I got the plain old matte black model, with 128 GB of memory. I like the size and the fact that it's waterproof. Everything else about it is pretty much the same. The fixed "haptic-engine" home button is kind of annoying. Mostly I like that it fits better in my pocket, and I can put it in my running belt without having to remove the case and jam it in there.
My tech obsession with modern Apple and its current products is definitely and completely over. There's little "special" about Apple anymore. They're simply the latest incarnation of the 600-lb gorilla. First there was IBM, then there was Microsoft, now there's Apple. Eventually it'll be either Google or Amazon. Apple today is just another Microsoft, and there's little that's going on there that's exciting, or even very good. Siri is a joke. Photos is a cruel trick. I actually stuck up for Apple Maps in Colorado, using it to navigate whenever it was my turn, as none of my traveling companions trusted it. I was rewarded for my loyalty by a total mapping clusterfuck on our last day, as Siri tried to get us to "take an immediate right" from an interstate at 70mph.
The sole remaining appeal of Apple and its products is that it's not Google, and the hardware generally remains well constructed, my iPhone 6s Plus experience being an exception. The software, however, is just a long slow slide into bloated failure, just like Microsoft.
But, on a cheerier note, my tech obsession for "old" Apple has grown, much to the detriment of my credit card balance. I now own two Apple //e computers. (The second one has the original painted case that my 1983 Apple //e had. It matters.) I've got two working Disk ][ drives, along with a modern day SD card reader that interfaces to a Disk ][ controller card. I've got a little 8-inch color LCD screen for games and color graphics, and the 13-inch green screen Monitor ][ for text and hi-res (monochrome) graphics.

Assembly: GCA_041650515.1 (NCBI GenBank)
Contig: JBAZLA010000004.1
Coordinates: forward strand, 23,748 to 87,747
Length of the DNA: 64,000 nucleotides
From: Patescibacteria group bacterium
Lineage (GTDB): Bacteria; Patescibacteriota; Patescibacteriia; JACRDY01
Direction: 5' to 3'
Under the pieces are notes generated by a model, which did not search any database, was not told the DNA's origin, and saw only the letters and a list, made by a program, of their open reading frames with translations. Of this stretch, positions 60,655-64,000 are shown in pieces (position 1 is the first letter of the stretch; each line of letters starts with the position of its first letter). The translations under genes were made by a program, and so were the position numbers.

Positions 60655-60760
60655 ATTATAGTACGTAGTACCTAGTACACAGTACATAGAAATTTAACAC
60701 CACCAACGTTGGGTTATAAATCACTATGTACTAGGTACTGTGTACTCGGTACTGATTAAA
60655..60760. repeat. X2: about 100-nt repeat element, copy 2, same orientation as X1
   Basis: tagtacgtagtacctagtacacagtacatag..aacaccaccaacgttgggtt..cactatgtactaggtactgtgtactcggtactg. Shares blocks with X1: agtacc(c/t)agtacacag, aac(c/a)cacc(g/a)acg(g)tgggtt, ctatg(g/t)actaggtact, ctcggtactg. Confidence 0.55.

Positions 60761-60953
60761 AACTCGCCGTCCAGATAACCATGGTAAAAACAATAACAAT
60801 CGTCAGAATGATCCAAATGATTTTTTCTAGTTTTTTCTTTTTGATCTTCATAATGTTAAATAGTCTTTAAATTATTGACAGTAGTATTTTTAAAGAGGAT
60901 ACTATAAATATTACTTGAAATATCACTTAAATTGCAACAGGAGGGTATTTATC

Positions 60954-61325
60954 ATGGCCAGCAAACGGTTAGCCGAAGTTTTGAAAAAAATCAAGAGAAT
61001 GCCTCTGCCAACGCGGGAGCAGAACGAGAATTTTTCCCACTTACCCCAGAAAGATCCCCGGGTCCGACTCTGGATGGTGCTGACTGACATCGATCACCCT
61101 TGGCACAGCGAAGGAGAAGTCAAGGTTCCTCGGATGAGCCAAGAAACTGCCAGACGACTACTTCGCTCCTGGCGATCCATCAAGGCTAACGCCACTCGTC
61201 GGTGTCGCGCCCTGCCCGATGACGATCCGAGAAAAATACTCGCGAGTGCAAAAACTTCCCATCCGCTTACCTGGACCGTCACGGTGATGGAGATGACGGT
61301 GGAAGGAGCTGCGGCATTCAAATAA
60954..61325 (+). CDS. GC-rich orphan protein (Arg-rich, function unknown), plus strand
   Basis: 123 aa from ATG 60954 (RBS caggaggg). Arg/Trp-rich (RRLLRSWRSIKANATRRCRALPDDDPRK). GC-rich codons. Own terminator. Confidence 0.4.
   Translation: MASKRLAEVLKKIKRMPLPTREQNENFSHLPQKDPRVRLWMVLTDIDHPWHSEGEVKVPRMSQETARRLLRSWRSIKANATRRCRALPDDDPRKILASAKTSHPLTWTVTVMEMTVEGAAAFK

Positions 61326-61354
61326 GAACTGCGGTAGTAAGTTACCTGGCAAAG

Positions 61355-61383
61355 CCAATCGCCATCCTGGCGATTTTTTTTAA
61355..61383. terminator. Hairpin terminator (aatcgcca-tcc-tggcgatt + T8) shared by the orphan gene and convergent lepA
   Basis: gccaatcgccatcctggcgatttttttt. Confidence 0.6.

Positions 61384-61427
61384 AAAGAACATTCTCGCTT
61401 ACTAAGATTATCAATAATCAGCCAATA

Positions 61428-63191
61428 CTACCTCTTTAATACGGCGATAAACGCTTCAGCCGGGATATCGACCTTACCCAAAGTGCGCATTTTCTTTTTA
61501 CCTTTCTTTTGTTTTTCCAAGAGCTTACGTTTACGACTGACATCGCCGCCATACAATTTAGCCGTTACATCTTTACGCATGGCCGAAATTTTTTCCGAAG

Back in the day, I was a commissioned officer on active duty, later a husband and a father, and I didn't have as much time to devote to my hobby as I would have preferred. My ex-wife would probably disagree and say I spent too much time on it. But I was fascinated by the computer and had an extensive library of technical documentation. I'm in the process of reconstructing some portion of that library today.
We didn't have Amazon back then, all we had were Waldenbooks and Barnes and Noble. What's fascinating today is Amazon's capacity for searching within the contents of the books themselves, such that there are many (old) titles with significant Apple II-related content that may not be suggested by the title alone, and I've bought a couple of those. One deals with automated controls, the other with biological simulations.
"But what are you going to do with it?!"
Whatever I want.
Well, up to a point. It's far more clear today what the limitations are to an 8-bit processor that can access only 64K of RAM without performing some elaborate tricks. And the graphics are laughably, well, maybe "charmingly" primitive.